October 23, 2013 | 4
Brevity may be the soul of wit, but what does wit matter if no one’s listening? On Twitter the potential exists for many people to listen even if they aren’t connected. The reach of Twitter creates the possibility of a shared experience that extends well beyond the immediate network of a user:
These people were united by an event that they otherwise would have experienced in a much smaller capacity, particularly when you consider that they didn’t have to be a fan or otherwise actively watching the event in question. Simply being exposed to a Tweet added them to the experience.
In a similar example, when the Discovery Channel aired a mockumentary raising the possibility that mermaids could be real, marine biologists on Twitter were quick to cry foul. Southern Fried Science blogger David Shiffman’s prolific Tweets on the subject caught the attention of Slate, Grist, and The Lead. While these listeners amplified David’s message beyond the social network, within the network Retweets, shares, and hashtags also expanded the experience of science and learning and disbelief beyond David’s immediate radius. These actions allowed other users to experience the mermaid mockumentary and become a part of the conversation even if they themselves had not seen the show.
This is the power of Twitter: it’s live, it’s public, and it’s designed to encourage commentary. And with 200 million users, the discussion can invite diverse voices resulting in uncommonly powerful shared experiences. Why is this important? Because when properly amplified, these voices can be characterized as a mob.
We saw this happen just recently here on the Scientific American blog network. In a case that received widespread attention, Dr. Danielle Lee’s post regarding her being treated most disrespectfully by another outlet was initially removed by Scientific American for what were ultimately revealed to be legal reasons. It was restored once the corporation had verified the reported exchange. However, in the time it took for that to happen, the outcry on Twitter was so immense as to attract Slate, ABC News, Huffington Post, and Jezebel to name but a few outlets. People reacted viscerally to Danielle’s treatment and added their own experiences of sexism and unprofessionalism to her own to amplify the reach of this initial event. They called for immediate action—for an apology from Scientific American and for the removal of the offending party—and declared their solidarity with Danielle. However, the processes within Scientific American were not poised for such immediate action, which led to calls to boycott the outlet as reactions seemed to go unanswered and—worse—unacknowledged.
Was this a mob? Some said yes, and called for moderation. As far as I can tell that seems to be the extent of the call to action—boycott or wait. This is notable because there are cases where Twitter mobs call for violence, including rape. As far as I know, no one suggested violence. But does then the absence of violence mean that this was not a mob? Mobs are angry, mobs want action but do they have to be violent?
Based on a recent report from Forrester, this type of online response is indicative of the “mobile mind shift.” That is, the prevalence of mobile technology has produced a sense of connectivity that expects a response to the person’s immediate need. Social networks deliver exactly this: We share instantaneously whatever we’re experiencing and invite others to respond. People placate, people congratulate, people commiserate, and people can try to regulate wrongs. In this case, a need was expressed and when that need wasn’t met, it prompted other people to respond. They added their voices to magnify the need. While we’re all probably guilty of reaching for Google to answer a question for which the answer just escapes us or have hit Retweet on an article we perhaps haven’t read, the mobile mind shift doesn’t quite capture the complex emotions that help sustain a group-shared experience on a social medium. While it identifies the impulse to respond and share, it doesn’t address the drive to do those things.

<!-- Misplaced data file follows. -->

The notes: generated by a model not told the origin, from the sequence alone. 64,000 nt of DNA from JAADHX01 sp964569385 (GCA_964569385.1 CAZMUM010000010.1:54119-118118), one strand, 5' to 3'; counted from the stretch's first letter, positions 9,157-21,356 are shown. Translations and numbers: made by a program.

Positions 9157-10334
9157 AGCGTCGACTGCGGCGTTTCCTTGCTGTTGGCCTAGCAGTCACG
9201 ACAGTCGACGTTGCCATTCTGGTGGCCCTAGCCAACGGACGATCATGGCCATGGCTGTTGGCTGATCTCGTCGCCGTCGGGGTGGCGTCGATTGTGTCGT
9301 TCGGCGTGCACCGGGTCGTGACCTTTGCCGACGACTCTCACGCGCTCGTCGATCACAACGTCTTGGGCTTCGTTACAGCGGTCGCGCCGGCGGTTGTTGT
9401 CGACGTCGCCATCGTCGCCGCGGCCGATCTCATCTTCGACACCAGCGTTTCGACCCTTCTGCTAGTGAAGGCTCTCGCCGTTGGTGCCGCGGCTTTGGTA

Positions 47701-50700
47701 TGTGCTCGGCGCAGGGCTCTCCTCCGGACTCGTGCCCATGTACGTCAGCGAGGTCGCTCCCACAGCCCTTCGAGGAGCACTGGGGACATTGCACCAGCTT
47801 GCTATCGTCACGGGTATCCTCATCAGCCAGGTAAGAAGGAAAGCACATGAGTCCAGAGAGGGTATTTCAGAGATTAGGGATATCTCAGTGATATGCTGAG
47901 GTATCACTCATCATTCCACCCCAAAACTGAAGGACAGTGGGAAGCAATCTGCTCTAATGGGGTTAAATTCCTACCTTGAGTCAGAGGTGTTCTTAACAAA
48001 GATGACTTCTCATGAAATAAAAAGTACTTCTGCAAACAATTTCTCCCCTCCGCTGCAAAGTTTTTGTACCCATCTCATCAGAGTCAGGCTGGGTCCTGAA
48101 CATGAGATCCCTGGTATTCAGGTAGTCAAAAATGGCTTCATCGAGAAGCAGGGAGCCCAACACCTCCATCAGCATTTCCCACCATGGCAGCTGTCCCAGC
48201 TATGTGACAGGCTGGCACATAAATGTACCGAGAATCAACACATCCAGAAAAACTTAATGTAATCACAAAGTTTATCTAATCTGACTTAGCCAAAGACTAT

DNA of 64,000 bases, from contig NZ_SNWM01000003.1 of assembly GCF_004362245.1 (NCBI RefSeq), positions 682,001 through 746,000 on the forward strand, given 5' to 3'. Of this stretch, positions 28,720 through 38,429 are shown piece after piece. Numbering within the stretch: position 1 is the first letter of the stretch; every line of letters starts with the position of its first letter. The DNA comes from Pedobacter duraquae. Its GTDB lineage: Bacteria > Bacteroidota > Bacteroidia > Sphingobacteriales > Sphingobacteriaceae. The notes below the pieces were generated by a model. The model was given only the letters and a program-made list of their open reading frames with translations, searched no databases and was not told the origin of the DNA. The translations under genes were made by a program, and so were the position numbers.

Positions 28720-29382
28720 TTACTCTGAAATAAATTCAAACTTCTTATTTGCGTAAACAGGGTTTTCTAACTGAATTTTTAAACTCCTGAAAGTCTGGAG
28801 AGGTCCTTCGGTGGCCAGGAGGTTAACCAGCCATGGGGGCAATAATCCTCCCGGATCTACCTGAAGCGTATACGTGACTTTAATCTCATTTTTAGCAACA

Twitter is a media rich property. It allows users to share a lot of information and share that information quickly. In social interactions, people want to control the impression that others may ultimately form of them. In this regard, what we choose to share and comment on generates an image of both ourselves and the larger community we belong to. We define our authenticity by answering both “What do we stand for?” and “How will we fight for it?” when we join a Twitter mob. We become active in the experience and self identify as custodians for our communities. Hashtags then become markers of solidarity. What’s remarkable is the ways in which experiences can overlap and different groups can find strength and support through hashtags as is evident from #ripplesofdoubt, which has expanded to include stories of harassment from all corners of professionalism.
Sometimes public outcry results in change, sometimes it doesn’t. In a medium where brevity deploys snark and wit with equal measure, the noise generated can quickly gain momentum and take on a life of its own. And perhaps that is the mob—not so much the people, but the momentum itself. Maybe it’s not the number of people, or the volume of their cries, but it’s the the outcome of that momentum that distinguishes a mob from a mob.